In an NPR interview, Debbie said the girls didn't understand what she was doing and plans to follow through on her promises. Last I knew, she was trying to get visas for the women to come to the U.S. I requested an interview with Debbie (I had written this article previously) to get her side of the story and she directed me to her publicist. The publicist ignored my request.

As for my thoughts about the boys starring in the "Kite Runner," I don't know what their families were told about the film and I'm sure they feel their lives are in danger. It seems whenever we (Americans) get involved in things over there, we can't do it right. We go over with good intentions but fall short of expectations, causing animosity and putting others i danger. What's the answer?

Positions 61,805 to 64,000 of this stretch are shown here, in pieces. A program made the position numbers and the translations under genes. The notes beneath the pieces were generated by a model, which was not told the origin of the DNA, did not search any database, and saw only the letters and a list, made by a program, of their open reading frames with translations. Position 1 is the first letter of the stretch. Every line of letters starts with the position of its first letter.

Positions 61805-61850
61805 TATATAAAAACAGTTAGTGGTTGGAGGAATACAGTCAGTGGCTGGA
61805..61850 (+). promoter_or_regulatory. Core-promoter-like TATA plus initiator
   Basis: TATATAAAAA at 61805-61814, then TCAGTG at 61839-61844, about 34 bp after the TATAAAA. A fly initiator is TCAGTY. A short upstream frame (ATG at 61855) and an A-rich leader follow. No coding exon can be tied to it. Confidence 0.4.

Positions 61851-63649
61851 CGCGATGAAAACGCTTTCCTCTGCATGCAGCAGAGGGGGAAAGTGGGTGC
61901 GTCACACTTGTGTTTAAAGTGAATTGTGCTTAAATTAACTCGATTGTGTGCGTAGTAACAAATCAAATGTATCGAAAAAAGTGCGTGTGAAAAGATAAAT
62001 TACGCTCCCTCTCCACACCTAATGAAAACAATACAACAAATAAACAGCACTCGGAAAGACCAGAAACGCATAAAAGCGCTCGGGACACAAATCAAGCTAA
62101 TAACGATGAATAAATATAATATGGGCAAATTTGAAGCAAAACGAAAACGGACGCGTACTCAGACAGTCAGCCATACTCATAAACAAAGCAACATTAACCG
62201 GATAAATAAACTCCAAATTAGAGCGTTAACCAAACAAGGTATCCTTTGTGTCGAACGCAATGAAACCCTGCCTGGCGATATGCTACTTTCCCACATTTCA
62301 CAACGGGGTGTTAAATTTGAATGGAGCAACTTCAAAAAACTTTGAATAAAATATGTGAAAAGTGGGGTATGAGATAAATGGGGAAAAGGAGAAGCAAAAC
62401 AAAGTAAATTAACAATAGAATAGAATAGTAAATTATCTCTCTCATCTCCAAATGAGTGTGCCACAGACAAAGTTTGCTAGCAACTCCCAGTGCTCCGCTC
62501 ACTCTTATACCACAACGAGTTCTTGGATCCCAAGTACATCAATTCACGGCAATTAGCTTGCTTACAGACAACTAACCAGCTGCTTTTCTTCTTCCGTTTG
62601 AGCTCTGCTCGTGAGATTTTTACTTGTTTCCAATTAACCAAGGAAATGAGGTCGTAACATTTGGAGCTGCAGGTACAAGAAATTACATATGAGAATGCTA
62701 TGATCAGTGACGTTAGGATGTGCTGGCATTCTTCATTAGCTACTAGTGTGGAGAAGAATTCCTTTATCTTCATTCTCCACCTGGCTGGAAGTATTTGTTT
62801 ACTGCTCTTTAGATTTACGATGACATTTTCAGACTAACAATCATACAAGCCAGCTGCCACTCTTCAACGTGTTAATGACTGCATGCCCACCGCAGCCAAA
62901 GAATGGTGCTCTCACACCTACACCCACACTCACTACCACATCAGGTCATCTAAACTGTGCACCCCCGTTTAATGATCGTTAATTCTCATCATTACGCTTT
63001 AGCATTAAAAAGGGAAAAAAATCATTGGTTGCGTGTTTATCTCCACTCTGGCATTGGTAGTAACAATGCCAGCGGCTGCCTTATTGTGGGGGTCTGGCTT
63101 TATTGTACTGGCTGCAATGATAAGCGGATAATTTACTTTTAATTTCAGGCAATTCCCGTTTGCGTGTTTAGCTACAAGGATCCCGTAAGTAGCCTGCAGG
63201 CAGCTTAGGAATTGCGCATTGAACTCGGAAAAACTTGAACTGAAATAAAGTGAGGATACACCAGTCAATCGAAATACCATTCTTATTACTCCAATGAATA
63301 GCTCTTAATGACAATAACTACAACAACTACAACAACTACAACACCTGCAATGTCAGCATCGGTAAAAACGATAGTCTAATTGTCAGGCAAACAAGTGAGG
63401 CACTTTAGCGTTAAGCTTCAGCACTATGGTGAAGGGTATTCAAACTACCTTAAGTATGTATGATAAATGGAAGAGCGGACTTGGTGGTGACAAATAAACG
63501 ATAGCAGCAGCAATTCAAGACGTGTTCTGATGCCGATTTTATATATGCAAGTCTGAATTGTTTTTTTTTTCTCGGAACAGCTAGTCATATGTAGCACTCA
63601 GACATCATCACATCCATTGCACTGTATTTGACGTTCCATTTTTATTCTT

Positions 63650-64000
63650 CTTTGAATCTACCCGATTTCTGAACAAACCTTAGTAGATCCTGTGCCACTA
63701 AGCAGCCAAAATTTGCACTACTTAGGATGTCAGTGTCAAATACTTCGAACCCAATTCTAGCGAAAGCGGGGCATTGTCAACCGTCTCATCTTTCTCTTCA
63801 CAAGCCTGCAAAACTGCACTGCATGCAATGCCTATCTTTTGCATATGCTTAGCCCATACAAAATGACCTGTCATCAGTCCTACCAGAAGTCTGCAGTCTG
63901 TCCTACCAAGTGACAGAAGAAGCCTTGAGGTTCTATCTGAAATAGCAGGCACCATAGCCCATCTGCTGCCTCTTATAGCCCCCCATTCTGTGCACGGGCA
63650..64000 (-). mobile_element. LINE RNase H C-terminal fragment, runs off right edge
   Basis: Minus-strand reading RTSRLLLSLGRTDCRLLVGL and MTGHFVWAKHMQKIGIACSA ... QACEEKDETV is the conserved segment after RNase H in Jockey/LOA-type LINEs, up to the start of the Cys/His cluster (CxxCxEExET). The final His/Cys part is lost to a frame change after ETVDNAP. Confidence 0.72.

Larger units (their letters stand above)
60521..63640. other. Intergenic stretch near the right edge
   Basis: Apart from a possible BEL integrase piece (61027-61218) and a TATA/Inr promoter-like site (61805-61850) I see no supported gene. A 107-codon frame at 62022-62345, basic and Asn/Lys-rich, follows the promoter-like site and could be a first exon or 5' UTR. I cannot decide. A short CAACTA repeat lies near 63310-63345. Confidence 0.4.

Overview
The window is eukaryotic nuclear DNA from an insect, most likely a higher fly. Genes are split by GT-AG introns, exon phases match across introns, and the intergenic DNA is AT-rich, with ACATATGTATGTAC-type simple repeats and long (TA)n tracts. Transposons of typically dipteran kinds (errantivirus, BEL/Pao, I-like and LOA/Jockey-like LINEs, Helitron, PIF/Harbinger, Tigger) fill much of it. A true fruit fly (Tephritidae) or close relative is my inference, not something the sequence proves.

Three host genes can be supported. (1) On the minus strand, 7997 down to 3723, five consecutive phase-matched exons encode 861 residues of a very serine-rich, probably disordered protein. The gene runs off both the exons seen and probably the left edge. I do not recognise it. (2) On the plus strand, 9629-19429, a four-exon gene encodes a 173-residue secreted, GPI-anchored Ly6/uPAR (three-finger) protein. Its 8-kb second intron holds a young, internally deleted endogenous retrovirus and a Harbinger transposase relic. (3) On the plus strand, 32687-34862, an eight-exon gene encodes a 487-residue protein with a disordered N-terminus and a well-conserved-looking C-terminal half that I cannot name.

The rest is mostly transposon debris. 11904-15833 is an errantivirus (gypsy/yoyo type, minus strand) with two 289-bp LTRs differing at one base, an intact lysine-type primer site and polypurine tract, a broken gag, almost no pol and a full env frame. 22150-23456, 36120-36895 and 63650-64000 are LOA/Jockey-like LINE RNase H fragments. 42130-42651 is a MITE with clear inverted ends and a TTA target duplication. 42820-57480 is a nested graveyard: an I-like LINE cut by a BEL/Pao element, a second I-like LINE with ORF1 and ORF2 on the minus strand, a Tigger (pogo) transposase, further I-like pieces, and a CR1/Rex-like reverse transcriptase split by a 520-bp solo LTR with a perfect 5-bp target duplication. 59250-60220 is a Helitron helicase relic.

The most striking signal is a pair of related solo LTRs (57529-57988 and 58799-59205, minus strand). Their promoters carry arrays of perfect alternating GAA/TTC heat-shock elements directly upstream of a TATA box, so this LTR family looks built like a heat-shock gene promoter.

[Top photo: Young Afghan men in Kabul; Bottom photo: an Afghan boy in Istalif; March, 2006]

Planning a Trip to Use Your Passport? Consider the UK

I learned from a former travel agent friend the best place an American should travel when wanting to visit Europe: the United Kingdom (UK). Why? Her logic makes sense: when traveling outside the U.S., it's a bit overwhelming the first time and in the UK, English is spoken.

Things are a little bit different over there (they drive on the opposite side of the road and London hotels,
Edinburgh hotels and Glasgow hotels may be a bit smaller for our super-sized American bodies) but not overwhelmingly different (just bring a face cloth, they seem to be absent in Europe).